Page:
THINGS aren’t always clear, especially in a foreign country and language.
Often the answer to ‘why didn’t you tell me?’ is ‘you didn’t ask!’ The fact you didn’t know to ask is irrelevant.
These are the nine important questions to ask when investing in property.
1. “Is the Spanish taxman’s value of the property higher than the price I am paying?” If it is, you may receive an additional tax bill, which can be quite a shock if not expected. It’s called ‘La Complementaria’. (A compliment like that one can do without!)
2. “Are there any guarantees regarding treatment of any timbers in the building?” While wood rot is relatively rare in the area, insect attack can be serious and rapid. It mostly affects young, unseasoned wood.
3. “Is the property 50 or more years old?” Properties over 50 years old should have a technical inspection to ensure the structural stability – Inspección Técnica de Edificios, which is required to be renewed every 10 years. “Does the municipality enforce it and is there a certificate of compliance?”
4. “Have you checked that there are no abnormal ground conditions, nor archaeological remains, nor pollution nor asbestos?” All these could affect occupation, development or value of the property.
5. “Have you seen the ‘Fin de Obras’ for the whole building and separately for any later additions and what is the date?” Provided by the architect supervising the construction, confirming compliance with the appropriate building regulations. The guarantee obligations of builders and developers start on that date, NOT the date of the First Occupation Licence, which is granted after, and there can be months or even years of difference between these two dates.
6. “Is there a First Occupation Licence? We are not going to buy if there isn’t one.” An absolutely essential question and statement.
7. “Is there a Decennial Structural Insurance policy or was there one for the first 10 years of the building’s life?” These confirm that the construction of the concrete structure was independently supervised and tested. Every developer is obliged to have one for every new building. However, houses or significant extensions constructed for occupation by the owner are not required to have this insurance, but they cannot be sold for 10 years unless a retrospective one is provided. The policy will probably only cover the house structure and not non-loadbearing walls, etc, and not the garage, pool, retaining walls, drives or other works. It is not the equivalent of a UK NHBC policy.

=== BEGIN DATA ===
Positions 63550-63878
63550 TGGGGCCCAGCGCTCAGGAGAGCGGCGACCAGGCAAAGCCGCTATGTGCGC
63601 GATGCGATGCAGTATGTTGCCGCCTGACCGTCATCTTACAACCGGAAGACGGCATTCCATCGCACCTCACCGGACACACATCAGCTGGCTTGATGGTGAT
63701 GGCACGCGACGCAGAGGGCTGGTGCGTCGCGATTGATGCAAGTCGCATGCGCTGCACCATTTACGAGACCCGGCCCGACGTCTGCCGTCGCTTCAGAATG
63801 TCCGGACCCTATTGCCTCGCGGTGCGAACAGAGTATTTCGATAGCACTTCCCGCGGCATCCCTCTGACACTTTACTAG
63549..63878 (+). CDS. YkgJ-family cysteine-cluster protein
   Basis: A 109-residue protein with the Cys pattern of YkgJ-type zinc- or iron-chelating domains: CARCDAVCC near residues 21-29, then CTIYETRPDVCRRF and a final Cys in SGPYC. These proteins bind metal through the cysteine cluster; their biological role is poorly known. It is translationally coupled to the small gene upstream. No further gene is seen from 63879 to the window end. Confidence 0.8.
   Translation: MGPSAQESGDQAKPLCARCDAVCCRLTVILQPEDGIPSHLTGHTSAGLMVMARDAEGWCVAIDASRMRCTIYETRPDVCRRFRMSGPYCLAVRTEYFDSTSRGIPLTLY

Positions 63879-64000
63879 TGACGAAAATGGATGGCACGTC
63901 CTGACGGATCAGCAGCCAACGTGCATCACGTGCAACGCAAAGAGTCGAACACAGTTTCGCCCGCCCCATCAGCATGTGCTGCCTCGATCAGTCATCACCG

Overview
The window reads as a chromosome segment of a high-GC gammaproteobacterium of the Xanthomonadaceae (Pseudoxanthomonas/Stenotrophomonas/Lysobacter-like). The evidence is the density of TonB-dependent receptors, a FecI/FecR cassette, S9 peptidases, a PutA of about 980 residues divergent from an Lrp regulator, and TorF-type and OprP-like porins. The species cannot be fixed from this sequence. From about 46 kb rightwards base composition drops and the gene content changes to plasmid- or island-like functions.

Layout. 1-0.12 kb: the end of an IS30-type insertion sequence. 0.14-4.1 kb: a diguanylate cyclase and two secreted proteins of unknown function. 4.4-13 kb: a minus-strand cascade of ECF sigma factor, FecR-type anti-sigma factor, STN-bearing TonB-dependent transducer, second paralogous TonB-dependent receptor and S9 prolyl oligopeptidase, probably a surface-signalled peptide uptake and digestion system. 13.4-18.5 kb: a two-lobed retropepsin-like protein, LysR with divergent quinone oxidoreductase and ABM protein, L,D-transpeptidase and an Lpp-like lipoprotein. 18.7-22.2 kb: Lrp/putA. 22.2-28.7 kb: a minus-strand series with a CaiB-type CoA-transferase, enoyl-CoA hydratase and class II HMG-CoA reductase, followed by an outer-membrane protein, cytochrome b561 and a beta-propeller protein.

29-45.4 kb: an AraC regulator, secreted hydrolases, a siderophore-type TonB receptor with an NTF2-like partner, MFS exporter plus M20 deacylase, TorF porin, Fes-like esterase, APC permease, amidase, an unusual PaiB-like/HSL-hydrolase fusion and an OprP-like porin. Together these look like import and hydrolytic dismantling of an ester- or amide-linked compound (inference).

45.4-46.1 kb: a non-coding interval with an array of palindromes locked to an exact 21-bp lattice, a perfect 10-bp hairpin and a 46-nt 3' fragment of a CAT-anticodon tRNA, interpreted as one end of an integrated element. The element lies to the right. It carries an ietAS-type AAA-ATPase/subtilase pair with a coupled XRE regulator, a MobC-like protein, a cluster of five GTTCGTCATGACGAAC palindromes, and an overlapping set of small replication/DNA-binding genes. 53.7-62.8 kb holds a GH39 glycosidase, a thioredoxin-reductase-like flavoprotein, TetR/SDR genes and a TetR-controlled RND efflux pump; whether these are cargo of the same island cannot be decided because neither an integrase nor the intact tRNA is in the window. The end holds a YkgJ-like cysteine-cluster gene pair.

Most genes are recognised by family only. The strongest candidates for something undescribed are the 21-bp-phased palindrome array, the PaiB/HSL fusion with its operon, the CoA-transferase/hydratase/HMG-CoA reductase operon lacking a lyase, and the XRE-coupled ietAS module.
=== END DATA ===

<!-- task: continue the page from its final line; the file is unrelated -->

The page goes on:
8. “What guarantees and warranties are there for the machines and equipment?” Check the start and expiry dates.
9. “Is the property being sold ‘cuerpo cierto’?” This has the same effect as ‘Sold as Seen’, with no guarantee of sizes or condition and could be used to avoid the ‘Vicios Ocultos’ law, which relates to hidden defects. If a significant defect is discovered within 6 months of purchase, the buyer can claim compensation or oblige the buyer to take back the property and pay back the price. However, it’s one thing having a legal right; it’s another successfully enforcing it! Much better to have the property surveyed before buying and find the evidence of the problem before paying, deducting the cost from the price or even walking away from somebody else’s problem.
If you don’t ask can you be certain that your adviser did?
Had to laugh reading this article – you can ask all the questions you like but does the author really think that any professional in Spain is going to tell you the truth -LOL
Several important ‘asks’ have not been mentioned for instance:
Will my views be blocked that you the salesman/woman tell me will not happen and will be a permanent green area?
Will barking dogs be allowed to live in the development?
Will there be strict covenants?
Will you guarantee the community charges won’t rise above inflation?
Will you put all your answers to my questions in writing and in the contract, and refund all monies if in breach of contract?
Then tell the developer that you will make a retention of 5-10% or more for so many years etc
Of course its more than likely that none of the above and questions in the article would or could be 100% guaranteed in Spain despite the developer’s lip-service, rather wishful thinking.
Question 1: Am I mad thinking about buying a property in Spain???!
Buying property in Spain is dangerous. This is particularly true for Brit’s after Brexit..who knows how the Spanish government..or the various provincial governments..or city agencies will interpret the meaning or implication. Try the courts..you say. Well, perhaps in your lifetime will the resolution end..or perhaps not.
A solemn Amen to that Bill.
Another thing to make sure you check is if there is a “derrama” for future works within your block or community. We got caught out when the seller failed to declare that the underground car parking was due to be reformed. On the day of signing at the notary we found out two hours before that should we complete on the sale that we faced an extra 900€ “derrama” cost for the work to be carried out.